Most people who start businesses seriously underestimate the amount of money it will take to get the enterprise off the ground. When calculating start-up costs for your business, make sure to separate out the items that will be ongoing business expenses from the one-time items needed to launch your operation. Here's a good way to calculate them:
- Establish your vision for the business and determine what size it must be to succeed before beginning to calculate start-up costs.
- Be realistic about how much money you might need to supply yourself and how long you can go before reaping financial rewards from the company.
- Speak with others who have launched similar ventures and listen carefully to how much money they needed to expend to get their operation off the ground.
Use a free sheets and calculatorsNo matter how much thought you've given your business, you're bound to forget some start-up item unless you use a comprehensive sheet or workbook. Did you figure in a cost for transportation and installation of fixtures, for example? How about decorating or remodeling the space? Outdoor signage? Ads in the Yellow Pages?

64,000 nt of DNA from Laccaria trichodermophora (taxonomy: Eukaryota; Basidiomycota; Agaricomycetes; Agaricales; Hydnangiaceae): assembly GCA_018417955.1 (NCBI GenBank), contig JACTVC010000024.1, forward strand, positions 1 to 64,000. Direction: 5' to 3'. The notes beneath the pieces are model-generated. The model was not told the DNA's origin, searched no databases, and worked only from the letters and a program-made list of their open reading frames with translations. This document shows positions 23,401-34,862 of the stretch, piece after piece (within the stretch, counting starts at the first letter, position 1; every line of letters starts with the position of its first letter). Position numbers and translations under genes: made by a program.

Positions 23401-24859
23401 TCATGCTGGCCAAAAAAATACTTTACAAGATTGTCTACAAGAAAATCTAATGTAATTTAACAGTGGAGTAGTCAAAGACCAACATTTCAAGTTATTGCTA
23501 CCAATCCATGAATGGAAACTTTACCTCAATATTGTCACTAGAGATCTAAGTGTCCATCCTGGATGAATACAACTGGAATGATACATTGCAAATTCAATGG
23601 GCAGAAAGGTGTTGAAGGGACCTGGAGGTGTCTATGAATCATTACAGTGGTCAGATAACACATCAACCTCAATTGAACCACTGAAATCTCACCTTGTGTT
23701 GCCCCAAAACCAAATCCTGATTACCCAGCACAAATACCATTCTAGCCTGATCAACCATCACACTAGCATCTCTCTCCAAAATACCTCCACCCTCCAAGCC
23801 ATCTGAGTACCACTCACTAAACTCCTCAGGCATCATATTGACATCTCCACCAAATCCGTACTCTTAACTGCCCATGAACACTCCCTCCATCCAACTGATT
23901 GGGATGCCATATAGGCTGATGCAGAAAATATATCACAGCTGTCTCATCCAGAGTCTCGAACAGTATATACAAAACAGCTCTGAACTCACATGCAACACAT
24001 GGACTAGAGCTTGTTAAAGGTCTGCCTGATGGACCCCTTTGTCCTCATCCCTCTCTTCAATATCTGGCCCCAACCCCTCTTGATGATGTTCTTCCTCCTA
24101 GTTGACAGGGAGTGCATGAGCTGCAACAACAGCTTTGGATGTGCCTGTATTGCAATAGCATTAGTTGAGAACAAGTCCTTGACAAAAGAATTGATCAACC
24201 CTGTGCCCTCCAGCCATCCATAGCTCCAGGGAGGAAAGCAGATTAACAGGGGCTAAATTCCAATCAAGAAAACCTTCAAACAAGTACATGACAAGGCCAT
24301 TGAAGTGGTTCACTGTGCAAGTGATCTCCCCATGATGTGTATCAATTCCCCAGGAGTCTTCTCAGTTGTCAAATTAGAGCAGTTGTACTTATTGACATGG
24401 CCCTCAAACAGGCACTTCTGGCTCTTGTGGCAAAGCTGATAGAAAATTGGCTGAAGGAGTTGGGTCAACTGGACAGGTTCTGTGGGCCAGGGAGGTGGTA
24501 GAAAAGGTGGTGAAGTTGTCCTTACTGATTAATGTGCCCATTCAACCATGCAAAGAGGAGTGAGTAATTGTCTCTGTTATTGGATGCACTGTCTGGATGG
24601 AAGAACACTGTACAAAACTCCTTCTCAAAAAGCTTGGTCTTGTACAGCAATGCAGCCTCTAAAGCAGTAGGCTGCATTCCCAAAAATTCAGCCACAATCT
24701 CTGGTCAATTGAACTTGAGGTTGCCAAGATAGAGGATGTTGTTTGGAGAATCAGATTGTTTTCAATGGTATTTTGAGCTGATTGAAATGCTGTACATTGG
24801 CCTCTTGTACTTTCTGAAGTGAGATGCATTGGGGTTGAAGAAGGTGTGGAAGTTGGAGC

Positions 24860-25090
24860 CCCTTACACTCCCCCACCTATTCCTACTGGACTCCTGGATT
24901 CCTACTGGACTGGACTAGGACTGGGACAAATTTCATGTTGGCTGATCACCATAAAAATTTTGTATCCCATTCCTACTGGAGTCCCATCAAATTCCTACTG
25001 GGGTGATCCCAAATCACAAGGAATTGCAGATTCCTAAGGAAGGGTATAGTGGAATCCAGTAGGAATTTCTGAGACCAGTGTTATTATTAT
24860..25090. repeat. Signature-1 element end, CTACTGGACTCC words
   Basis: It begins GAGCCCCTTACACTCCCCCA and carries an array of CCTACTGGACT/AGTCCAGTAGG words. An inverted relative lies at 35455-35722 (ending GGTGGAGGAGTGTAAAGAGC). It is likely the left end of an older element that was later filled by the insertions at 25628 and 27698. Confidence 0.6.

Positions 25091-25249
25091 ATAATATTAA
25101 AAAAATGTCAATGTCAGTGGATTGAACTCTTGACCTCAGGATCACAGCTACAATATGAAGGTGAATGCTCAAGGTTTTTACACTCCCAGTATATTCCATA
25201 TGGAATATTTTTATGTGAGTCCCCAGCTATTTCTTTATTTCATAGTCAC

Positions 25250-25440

Buy specialized softwarePrograms will walk you through the startup process and send you off with a customized business plan.
Figure the tax implicationsYou'll need to choose a tax year, a business structure and prepare for employee payroll deductions among other steps.
Don't forget legal feesYou will likely need the services of a business lawyer who can walk you through the paperwork needed, whether it be incorporation papers, fees, permits, etc. Don't forget to calculate legal fees in your start-up costs.
Include calculations for Web site developmentA Web site is a necessity for most businesses. It can give you the air of a long-established business and bring customers to your door. Don't forget to include a calculation for design and development in your start-up costs. Some software packages can help you set up a Web site relatively inexpensively.
- Overestimate your expenses when figuring your start-up outlay.
- Underestimate your income when calculating initial costs.
- Double or even triple the estimated time to launch and establish the business.
- Add 15 percent, if not more, to monthly operating cost calculations to take into account unforeseen expenditures.